·         Beneficios Emocionales: los animales no juzgan. Un niño con trastorno del habla puede hablar con un animal sin tener miedo de sonar "diferente" o que se burlan de ellos. Los niños que han sufrido abusos o que están teniendo un momento difícil con las emociones también pueden contar sus problemas a un animal sin miedo a ser juzgado.
·         Beneficios Sociales: los animales disfrutan de socializar y estar cerca de gente. Los niños que tienen dificultades para jugar y socializar con otros niños pueden aprender observando a los animales interactúan con otras personas. También utilizamos los animales en la terapia para promover un comportamiento positivo, como tomar turnos y compartir.
·         Habilidades Funcionales: animales, como los humanos, tienen que comer, beber, usar el baño, y arreglarse. También necesitan actividad física y el ejercicio como lo hacen los humanos! Trabajamos en muchas de esas mismas habilidades con nuestros pacientes, por lo que usar los animales para practicar esas habilidades es una manera divertida de reforzar lo que estamos trabajando en la terapia. Los pacientes pueden alimentar a los animales ya sea a mano o con utensilios de cocina, cepillar a los animales, caminar, correr y saltar con los animales, e incluso jugar con la pelota!  A veces, incluso se puede vestir a los animales y trabajar en trucos especiales si el animal ha sido entrenado para hacerlo!

En Medcare, nos asociamos con Faithful Paws para ofrecer Terapia Asistida por Animales a nuestros pacientes en nuestras clínicas. Faithful Paws es una organización voluntaria que es patrocinada por la Iglesia Metodista Unida de Bellaire. Los voluntarios de Faithful Paws y sus mascotas han pasado por una formación especializada para garantizar que los animales y nuestros pacientes están a salvo en todo momento durante las sesiones.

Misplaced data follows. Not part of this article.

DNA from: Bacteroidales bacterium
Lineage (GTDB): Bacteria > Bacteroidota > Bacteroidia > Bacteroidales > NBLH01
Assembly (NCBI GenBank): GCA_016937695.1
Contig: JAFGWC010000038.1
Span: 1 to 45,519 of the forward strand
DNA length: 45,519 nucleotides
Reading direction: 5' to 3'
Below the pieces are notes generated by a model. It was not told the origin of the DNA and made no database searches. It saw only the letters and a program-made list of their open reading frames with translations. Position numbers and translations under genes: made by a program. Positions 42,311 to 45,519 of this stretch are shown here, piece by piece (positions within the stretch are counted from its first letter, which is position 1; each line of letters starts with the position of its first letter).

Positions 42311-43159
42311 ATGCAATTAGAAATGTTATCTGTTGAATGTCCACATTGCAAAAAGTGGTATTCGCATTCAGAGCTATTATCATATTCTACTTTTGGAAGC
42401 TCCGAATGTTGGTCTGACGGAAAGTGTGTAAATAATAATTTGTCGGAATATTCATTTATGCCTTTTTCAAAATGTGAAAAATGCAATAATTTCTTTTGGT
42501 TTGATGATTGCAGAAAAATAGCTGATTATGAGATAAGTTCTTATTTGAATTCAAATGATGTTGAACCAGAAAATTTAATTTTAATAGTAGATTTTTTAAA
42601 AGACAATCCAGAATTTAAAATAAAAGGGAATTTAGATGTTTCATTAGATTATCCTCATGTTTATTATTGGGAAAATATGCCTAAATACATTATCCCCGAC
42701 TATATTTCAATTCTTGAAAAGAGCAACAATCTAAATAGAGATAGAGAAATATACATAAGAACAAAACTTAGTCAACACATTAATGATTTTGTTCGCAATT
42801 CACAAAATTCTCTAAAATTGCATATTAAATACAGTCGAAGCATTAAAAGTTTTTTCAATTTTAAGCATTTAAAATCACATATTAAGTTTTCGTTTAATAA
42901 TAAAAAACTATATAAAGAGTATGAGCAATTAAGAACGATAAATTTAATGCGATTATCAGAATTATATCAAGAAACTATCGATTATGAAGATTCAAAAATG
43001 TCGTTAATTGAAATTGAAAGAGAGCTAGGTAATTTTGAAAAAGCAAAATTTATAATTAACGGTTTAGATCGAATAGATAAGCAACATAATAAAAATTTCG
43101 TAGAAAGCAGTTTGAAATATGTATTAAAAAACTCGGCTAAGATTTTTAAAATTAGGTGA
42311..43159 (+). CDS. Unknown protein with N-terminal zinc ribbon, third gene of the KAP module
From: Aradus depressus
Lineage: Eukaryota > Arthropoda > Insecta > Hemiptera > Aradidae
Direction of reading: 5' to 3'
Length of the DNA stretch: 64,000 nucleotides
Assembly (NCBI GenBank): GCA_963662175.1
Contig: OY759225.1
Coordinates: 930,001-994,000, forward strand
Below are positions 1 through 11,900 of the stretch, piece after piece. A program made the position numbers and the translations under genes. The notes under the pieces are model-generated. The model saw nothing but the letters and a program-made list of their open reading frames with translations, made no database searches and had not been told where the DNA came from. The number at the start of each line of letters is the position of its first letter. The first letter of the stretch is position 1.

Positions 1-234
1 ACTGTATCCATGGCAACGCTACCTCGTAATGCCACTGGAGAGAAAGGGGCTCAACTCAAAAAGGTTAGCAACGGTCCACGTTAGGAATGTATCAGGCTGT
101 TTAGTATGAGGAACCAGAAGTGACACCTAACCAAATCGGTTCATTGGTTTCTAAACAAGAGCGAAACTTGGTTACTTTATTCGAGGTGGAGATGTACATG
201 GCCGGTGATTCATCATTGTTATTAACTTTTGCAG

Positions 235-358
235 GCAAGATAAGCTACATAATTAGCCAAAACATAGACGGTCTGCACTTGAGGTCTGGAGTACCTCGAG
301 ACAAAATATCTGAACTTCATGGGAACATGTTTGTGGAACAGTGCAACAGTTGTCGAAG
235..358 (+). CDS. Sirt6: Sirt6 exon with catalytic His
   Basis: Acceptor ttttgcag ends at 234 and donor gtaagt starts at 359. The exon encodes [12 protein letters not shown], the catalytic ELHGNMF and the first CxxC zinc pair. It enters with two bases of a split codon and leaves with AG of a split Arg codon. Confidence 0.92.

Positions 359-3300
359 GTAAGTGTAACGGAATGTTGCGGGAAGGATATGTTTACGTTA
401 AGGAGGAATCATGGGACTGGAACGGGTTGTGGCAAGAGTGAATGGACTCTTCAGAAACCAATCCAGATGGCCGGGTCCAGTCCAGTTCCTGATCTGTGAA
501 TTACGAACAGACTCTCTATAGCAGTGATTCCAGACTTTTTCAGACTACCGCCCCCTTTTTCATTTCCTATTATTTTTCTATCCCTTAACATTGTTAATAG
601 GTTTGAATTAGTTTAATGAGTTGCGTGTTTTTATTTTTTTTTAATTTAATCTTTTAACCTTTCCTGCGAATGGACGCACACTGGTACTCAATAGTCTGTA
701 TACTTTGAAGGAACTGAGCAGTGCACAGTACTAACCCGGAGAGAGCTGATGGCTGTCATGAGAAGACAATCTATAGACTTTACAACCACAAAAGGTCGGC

Hay muchos libros y artículos de investigación que se han escrito para mostrar cómo las interacciones entre un paciente y un animal puede ser muy beneficioso para el paciente. También hay varias fundaciones que se especializan en Terapia Asistida por Animales. La siguiente es una breve lista de algunas referencias puede echar un vistazo si usted quiere más información sobre la Terapia Asistida por Animales!

Manual de Terapia Asistida por Animales

Asistida Por Animales Intervenciones Para Personas Con Autismo

101 Ideas Creativas Para Terapia Asistida Por Animales

Sitios Web

Faithful Paws

Therapet Fundación

Wednesday, May 23, 2012

What is Animal-Assisted Therapy?

What is Animal-Assisted Therapy?
Animal-Assisted Therapy (AAT for short) involves using animals therapeutically during a patient’s therapy session.  One of the most commonly known types of AAT is hippotherapy or therapeutic horseback riding, but any animal that has been trained properly can be used in AAT.  The animals can be used in a variety of ways to promote physical, social, and emotional development in children and adults.  Below is a summary of how working with animals during therapy may benefit a patient!
·         Calming effects:  studies have proven that blood pressure and heart rate decrease when a person strokes an animal.
·         Sensory benefits:  many children with developmental disabilities have impaired sensory systems.  This means that sensations that feel normal to you and I may feel very abnormal to them.  Animals have a variety of textures available on their bodies that can be used in therapy-wet noses, furry backs, rough paws, etc. 
·         Emotional benefits:  animals are non-judgmental.  A child with speech impairment can talk to an animal without being afraid of sounding “different” or being made fun of.  Children who have suffered abuse or who are having a difficult time with emotions can also tell their problems to an animal without fear of being judged.
·         Social benefits:  animals enjoy socializing and being around people.  Children who have difficulty playing and socializing with other children can learn by watching the animals interact with other people.  We also use the animals in therapy to promote positive behavior such as taking turns and sharing.